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Frequently Asked Questions

Frequently Asked Questions (FAQ) 

Is there a difference between Emergency Lighting and Exit Lights? 

While the terms are often interchangeable, Exit Lights are the illuminated markers that read "EXIT," whereas Emergency Lights are fixtures that illuminate the pathway leading to the exits. Both fixture types must have an emergency back-up source via batteries or a generator hookup that allows exit signs and emergency lights to remain illuminated for at least 90 minutes during a power outage.

Do I really need exit signs and emergency lighting? 

Yes. During a fire, backup lighting allows personnel to navigate safely through dense smoke to an exit. Clearly illuminated exit signs allow occupants to distinguish which doors lead outside. Egress lighting is also mandated by federal, state and municipal laws and are required to obtain a Certificate of Occupancy.

What is the difference between an Exit and an Exit Passageway? 

An exit can be an exterior passageway, stair, door, ramp, or window leading to the extraior of a building. Exit passageways are a safe means of travel to the nearest exit. Such exit passageways can include enclosed interior stairways, corridors, hallways, tunnels, passages, under floor passageways, or overhead passageways.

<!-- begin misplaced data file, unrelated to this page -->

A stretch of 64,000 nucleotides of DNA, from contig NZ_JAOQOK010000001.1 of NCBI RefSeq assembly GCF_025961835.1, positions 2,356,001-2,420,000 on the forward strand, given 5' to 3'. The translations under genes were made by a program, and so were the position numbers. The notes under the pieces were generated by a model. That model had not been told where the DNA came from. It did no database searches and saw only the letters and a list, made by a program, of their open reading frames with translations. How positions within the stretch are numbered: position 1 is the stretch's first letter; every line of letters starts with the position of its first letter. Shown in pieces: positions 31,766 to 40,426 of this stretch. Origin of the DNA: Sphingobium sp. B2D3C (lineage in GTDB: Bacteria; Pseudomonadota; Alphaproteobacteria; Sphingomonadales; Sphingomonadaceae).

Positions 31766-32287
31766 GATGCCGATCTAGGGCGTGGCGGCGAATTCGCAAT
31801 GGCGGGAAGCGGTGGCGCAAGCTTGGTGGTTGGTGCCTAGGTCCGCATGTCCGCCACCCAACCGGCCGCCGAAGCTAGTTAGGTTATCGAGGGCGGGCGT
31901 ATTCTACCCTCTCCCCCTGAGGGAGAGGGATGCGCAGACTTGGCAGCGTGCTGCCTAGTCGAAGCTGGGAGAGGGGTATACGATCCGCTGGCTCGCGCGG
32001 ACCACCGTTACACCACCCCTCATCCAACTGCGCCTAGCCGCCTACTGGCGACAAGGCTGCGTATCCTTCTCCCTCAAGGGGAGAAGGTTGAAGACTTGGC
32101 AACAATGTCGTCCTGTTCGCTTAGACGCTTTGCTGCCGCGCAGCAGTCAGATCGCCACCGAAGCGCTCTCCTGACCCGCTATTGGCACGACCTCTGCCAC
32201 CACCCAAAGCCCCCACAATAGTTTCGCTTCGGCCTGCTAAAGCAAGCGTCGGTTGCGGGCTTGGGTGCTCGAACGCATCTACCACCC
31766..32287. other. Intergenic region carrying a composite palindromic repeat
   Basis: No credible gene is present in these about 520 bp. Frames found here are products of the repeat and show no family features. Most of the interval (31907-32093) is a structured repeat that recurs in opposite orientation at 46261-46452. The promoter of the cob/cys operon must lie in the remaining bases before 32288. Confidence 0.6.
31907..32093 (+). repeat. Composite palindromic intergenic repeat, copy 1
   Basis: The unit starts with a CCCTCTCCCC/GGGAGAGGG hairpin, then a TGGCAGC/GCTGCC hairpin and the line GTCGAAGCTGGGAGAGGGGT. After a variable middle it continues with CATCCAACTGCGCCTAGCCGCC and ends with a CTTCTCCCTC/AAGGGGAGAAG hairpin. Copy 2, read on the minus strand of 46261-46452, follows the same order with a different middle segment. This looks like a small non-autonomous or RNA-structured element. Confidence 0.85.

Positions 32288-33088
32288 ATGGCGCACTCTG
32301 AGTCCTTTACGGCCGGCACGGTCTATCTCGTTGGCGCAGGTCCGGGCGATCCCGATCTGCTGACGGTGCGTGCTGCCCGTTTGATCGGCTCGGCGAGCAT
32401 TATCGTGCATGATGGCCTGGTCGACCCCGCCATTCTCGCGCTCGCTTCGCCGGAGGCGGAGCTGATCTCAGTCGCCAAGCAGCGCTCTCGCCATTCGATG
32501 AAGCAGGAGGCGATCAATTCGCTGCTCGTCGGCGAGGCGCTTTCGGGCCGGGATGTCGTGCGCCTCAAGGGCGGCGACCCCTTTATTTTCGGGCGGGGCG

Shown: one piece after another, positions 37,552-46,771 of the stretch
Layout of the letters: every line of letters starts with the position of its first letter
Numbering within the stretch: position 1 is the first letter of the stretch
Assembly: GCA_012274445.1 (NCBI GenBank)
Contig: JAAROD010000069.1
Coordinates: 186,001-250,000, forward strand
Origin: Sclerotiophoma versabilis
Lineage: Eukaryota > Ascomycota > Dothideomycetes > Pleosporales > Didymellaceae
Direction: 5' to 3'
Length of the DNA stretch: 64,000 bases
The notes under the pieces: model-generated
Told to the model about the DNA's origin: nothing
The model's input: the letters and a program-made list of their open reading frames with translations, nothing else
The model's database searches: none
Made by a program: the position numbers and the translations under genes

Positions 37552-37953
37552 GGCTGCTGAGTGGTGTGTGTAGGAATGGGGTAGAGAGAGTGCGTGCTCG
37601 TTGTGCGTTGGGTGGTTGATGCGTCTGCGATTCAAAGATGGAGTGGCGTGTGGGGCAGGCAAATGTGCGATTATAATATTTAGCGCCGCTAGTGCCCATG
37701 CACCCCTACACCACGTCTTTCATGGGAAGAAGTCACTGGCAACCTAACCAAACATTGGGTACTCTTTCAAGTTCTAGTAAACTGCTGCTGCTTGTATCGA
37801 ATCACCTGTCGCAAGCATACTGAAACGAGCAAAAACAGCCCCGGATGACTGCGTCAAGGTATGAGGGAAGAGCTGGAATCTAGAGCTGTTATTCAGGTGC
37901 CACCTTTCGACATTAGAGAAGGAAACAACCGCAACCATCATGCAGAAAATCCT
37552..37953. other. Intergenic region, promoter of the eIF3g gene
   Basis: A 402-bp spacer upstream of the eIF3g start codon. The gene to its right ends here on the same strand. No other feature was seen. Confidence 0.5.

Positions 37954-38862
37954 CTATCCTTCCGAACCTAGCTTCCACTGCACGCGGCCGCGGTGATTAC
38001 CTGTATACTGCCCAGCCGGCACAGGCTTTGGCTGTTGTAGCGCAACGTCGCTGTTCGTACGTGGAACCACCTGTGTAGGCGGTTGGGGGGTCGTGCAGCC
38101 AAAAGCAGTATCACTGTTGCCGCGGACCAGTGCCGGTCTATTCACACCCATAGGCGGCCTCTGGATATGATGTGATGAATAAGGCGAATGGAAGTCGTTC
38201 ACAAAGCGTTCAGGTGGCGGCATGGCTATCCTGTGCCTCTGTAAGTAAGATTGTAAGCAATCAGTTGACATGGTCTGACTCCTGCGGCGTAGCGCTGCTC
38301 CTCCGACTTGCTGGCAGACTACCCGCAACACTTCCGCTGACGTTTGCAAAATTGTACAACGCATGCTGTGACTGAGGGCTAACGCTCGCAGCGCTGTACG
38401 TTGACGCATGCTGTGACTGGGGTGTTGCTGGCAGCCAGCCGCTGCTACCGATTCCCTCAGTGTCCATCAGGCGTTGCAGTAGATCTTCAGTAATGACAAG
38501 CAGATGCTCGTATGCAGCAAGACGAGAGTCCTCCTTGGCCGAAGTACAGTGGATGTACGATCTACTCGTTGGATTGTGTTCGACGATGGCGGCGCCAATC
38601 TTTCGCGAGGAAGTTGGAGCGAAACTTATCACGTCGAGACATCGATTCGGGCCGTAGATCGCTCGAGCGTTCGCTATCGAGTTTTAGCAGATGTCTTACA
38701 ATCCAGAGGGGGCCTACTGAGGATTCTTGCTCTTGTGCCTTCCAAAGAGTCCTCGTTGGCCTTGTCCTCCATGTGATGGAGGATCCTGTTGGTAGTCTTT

Why is it important to keep exits and egress pathways clear of obstructions?

Objects located in exit passageways, like as boxes, stacked merchandise, refuse bins, etc., can cause occupants to fall, seriously hurt themselves, and even block the exit passageway for others. Keeping exit pathways clear of such obstacles enables people to escape quickly and safely.

How many exit routes are required in a building? 

The absolute minimum for any exit route is two exit discharges. Any escape route can become obstructed during an escape, so having at least two or more alternative exits can literally save lives.

What if the electricity goes out?

All emergency and exit lights must have some form of back-up power, either batteries, central generator or uninterrupted power system. If the electricity fails, the backup power must provide enough light (via emergency lights) to safely lead all personnel from the building. UL and other code enforcement agencies agree that 90 minutes is the minimum required emergency runtime for all egress fixtures.